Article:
I lectured in a university accounting seminar a few months ago for a cohort of graduate students from all academic fields. Some were PhD candidates, others pursuing MFAs, MAs, MScs – the gamut.
Afterwards, I was approached by several of the students in the course asking for my card. Their intentions were clear: they wanted to network and I was happy to oblige. After all, today’s job market seems to be all about who you know, and I exhausted other prospective employers with my desire to network when I was younger. So I had to pay it forward, of course!
I walked out of a store on Friday after having just spent $750 on a suit. Your reaction will either be: a) That’s peanuts, we know that a really great suit should cost you about $2000, or b) Holy hell, that’s a lot.
If you’re in category B, this article is for you because it’s certainly how I felt. If you’re in category A, your values are clearly different than mine.
June is when spending can get dicey – the weather turns favourably warm, patio season is in full swing, and I probably crave ice cream or beer (two terrible things for me) almost daily.
Fortunately, I had my best month of the year so far in terms of spending, dishing out $2,167.28 this month, courtesy of two nice highlights.
Firstly, I switched cell phone providers and now have a $0.00 phone bill until December thanks to over $380 in credits. I also spent ZERO dollars on transit this month due to the BikeShare system, which I wrote about here. If it weren’t for attending a friend’s wedding and my apartment requiring tenant insurance all of a sudden, I would’ve been sub-$2000 easily.
Either way, my savings rate for the month was 63% and even better: my net worth jumped over $5000!
Rent payments are almost an afterthought – every month, money gets deducted from my bank account and I’m forced to accept it. Still, when I read in that article that average rents for a one-bedroom condo had soared to over $2200, I gasped at the misfortune of my fellow Torontonians.
Now, recall that $2200 is on average. That means some people are paying more. Some people are paying less. I fall in the category of paying less than that – substantially less on a “great deal” of a place.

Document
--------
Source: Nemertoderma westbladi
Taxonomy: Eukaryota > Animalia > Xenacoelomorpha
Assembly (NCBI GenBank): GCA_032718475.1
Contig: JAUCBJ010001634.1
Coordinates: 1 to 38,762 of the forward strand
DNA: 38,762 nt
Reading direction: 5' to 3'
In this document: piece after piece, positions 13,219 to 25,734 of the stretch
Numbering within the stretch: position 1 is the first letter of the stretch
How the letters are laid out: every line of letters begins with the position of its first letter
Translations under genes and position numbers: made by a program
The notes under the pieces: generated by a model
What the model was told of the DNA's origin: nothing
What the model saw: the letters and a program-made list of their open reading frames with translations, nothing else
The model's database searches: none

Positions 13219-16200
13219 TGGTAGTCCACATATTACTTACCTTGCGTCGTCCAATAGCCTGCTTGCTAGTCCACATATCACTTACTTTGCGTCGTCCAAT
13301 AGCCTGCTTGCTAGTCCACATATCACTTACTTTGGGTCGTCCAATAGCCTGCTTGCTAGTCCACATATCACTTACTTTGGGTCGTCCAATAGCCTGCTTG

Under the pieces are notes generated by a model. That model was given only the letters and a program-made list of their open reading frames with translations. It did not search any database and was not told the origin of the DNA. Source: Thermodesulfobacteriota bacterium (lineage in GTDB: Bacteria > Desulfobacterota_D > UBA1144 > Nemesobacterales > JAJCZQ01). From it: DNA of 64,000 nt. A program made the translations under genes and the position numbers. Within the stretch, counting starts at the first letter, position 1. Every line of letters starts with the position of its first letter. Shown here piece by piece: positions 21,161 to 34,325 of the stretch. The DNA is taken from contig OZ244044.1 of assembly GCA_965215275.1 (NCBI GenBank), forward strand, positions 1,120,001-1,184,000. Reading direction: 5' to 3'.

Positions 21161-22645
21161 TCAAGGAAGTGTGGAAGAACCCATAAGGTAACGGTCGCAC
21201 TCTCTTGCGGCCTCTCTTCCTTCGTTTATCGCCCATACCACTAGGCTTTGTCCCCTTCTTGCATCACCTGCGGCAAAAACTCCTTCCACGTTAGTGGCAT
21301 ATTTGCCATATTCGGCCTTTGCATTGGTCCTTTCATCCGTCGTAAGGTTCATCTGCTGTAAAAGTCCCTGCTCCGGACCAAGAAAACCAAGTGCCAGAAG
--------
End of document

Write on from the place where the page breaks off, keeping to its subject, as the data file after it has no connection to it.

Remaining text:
So let’s talk about that: what does living in Toronto on a “deal” actually get you. I have a strange feeling some readers will still be appalled based on how much our apartment costs even though my neighbours might consider it a steal. (Note: we moved in fall 2016)
Biking. That thing that some people take up naturally, zipping through city streets with confidence and efficiency. It’s one of those things a lot of frugal folk can’t help but extoll the virtues of, Mr. Money Moustache included with his post of “What Do You Mean ‘You Don’t Have a Bike’“.
In that time, I have personal favourite posts that resonated with many of you, and others that didn’t. But heck – this is my anniversary so I’m going to list my favourite posts from the past year, regardless of the number of views:
Remember how last month I bought a $722 suit? Well, this month I bought a pair of $300 Allen Edmonds shoes and then some. More on why later in this post. The girlfriend and I also splurged on several dates and a camping trip with friends.
The spending this month was $2634.12 for a savings rate of 55.31%. The biggest observation I’ve made since I started my higher paying job has been an increase in spending. As much as I mentally committed to keeping expenses the same, frankly my actions have proven otherwise. Still, on an overall basis for the year my savings rate sits at 59.52% and should only increase with reduced paycheck deductions (Canadian Pension Plan & Employment Insurance deductions stop after the first $55,900) and a 3 paycheck month coming in August.
My net worth also jumped almost $4000! The power of saving is awesome.